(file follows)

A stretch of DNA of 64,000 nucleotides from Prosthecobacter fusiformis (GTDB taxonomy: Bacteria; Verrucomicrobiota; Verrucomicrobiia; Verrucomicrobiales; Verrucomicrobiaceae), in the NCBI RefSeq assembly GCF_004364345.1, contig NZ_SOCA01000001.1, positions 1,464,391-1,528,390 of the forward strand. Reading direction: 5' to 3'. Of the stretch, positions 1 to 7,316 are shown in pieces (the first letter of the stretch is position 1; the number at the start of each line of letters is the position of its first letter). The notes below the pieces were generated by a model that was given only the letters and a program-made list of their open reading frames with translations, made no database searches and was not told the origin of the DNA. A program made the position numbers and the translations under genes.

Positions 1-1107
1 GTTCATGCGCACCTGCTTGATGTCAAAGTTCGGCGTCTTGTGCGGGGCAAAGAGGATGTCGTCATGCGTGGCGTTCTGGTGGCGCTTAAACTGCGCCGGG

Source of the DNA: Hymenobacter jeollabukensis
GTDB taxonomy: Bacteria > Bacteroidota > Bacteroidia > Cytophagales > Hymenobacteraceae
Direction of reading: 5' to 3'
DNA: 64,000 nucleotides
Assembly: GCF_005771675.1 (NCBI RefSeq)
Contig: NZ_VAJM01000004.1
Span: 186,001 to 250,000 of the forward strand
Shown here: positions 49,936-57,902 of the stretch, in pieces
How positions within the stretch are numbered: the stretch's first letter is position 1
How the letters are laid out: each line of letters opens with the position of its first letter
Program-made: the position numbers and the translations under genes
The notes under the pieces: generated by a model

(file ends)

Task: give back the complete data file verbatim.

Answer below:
A stretch of DNA of 64,000 nucleotides from Prosthecobacter fusiformis (GTDB taxonomy: Bacteria; Verrucomicrobiota; Verrucomicrobiia; Verrucomicrobiales; Verrucomicrobiaceae), in the NCBI RefSeq assembly GCF_004364345.1, contig NZ_SOCA01000001.1, positions 1,464,391-1,528,390 of the forward strand. Reading direction: 5' to 3'. Of the stretch, positions 1 to 7,316 are shown in pieces (the first letter of the stretch is position 1; the number at the start of each line of letters is the position of its first letter). The notes below the pieces were generated by a model that was given only the letters and a program-made list of their open reading frames with translations, made no database searches and was not told the origin of the DNA. A program made the position numbers and the translations under genes.

Positions 1-1107
1 GTTCATGCGCACCTGCTTGATGTCAAAGTTCGGCGTCTTGTGCGGGGCAAAGAGGATGTCGTCATGCGTGGCGTTCTGGTGGCGCTTAAACTGCGCCGGG

Source of the DNA: Hymenobacter jeollabukensis
GTDB taxonomy: Bacteria > Bacteroidota > Bacteroidia > Cytophagales > Hymenobacteraceae
Direction of reading: 5' to 3'
DNA: 64,000 nucleotides
Assembly: GCF_005771675.1 (NCBI RefSeq)
Contig: NZ_VAJM01000004.1
Span: 186,001 to 250,000 of the forward strand
Shown here: positions 49,936-57,902 of the stretch, in pieces
How positions within the stretch are numbered: the stretch's first letter is position 1
How the letters are laid out: each line of letters opens with the position of its first letter
Program-made: the position numbers and the translations under genes
The notes under the pieces: generated by a model